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Selling a UK property while living abroad

Selling a UK property when living abroad is naturally exposed to certain bumps in the road including currency fluctuations and delays.

Written on 24 September 2021

Anyone selling their home from a different country that they permanently reside in, is naturally exposed to certain bumps in the road.

Whether it be currency exchange issues, nasty timeframe surprises or conveyancing communication problems, being as informed as possible will certainly help you to take the challenge of your property sale ‘head-on’.

Below is a breakdown of some of the most important issues to consider, when selling a UK property from abroad.

It is important to remember that this information should be taken only as a guide, to help you with understanding the steps of this process and must not be taken as direct advice toward any decision making.

Speaking to a professional is essential to ensure you are taking the correct steps and precautions with your property sale process.

Protection from currency exchange risk

As selling from overseas leaves you immediately exposed to constantly changing exchange rates, it is vitally important that you consider what options you have that will allow you to minimize the risks of (sometimes extreme) financial losses.

In a matter of days, exchange rates can change dramatically, and suddenly a drop of "only 1%" can actually mean a loss of thousands in your sale in reality when it comes to transferring the money into and out of the UK.

Utilising things such as specialist currency broker/companies can mean protecting yourself from drastic losses, effectively 'locking in' an agreed upon exchange rate and being immune to market crashes going forward.

These type of specialist brokers are able to advise you on the best time to transfer your funds, in order to achieve the best exchange rate possible.

The exchange rates provided by professional currency transfer providers is often a much more competitive rate than what would be available through your normal bank, effectively rendering you thousands of pounds better off.

Request an introduction to one of our currency exchange specialists and they will be able to discuss the best ways to transfer any funds or fees into/out of the UK and avoid any unnecessary bank charges or currency fluctuations.

Conveyancing from outside of the UK

Thousands of non-UK residents successfully sell their UK property without being present, and being on the same page/ knowing what is most important can drastically prevent any confusion or stress.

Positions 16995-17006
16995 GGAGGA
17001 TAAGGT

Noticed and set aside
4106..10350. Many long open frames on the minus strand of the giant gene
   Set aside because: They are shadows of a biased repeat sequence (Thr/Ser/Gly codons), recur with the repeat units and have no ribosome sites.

The most crucial part of the conveyancing process is the communication between all parties.

When carried out in the UK, this process would typically involve plenty of telephone calls and postal deliveries of crucial documents that help the process progress.

As this is certainly not feasible overseas, coming up with a consistent and clear online method of communication which involves emails and practical, accessible scanning facilities are essential to make sure your conveyancing process is successful.

Whether you choose a licensed conveyancer or your solicitor, aim from the start to be as upfront and clear as possible about your communication expectations. Discuss exactly how you plan to stay involved regularly and what lines of communication work for you.

Not every firm of solicitors can expertly assist people living outside of the UK with legal matters covering England and Wales, but our free introduction is perfect for people who live abroad but need legal assistance in England or Wales regarding UK property sales

Knowing what may cause the sale process’ pace to slow

The average time for the process is around 6-8 weeks. And following on from above, as long as your lines of communication and involvement with the process do not suffer due to you being overseas, neither should the time scale.

However, it is important to remember that there are many things that can interrupt the sale process for you, whether you are overseas or not!

Some of the most common things that can slow your sale’s progress down are:

  • delays at the fault of the estate agents
  • mortgage lenders (offers being delayed)
  • slow searches
  • slow action from the buyers’ solicitor
  • chain of the buyer (if they are selling a house to buy your property)

All of these can affect the speed of the process, but are effectively out of your control.

If you do have a completion date in mind, it is best to let your solicitor know as early as possible, to attempt meeting that particular deadline, although this is not always possible.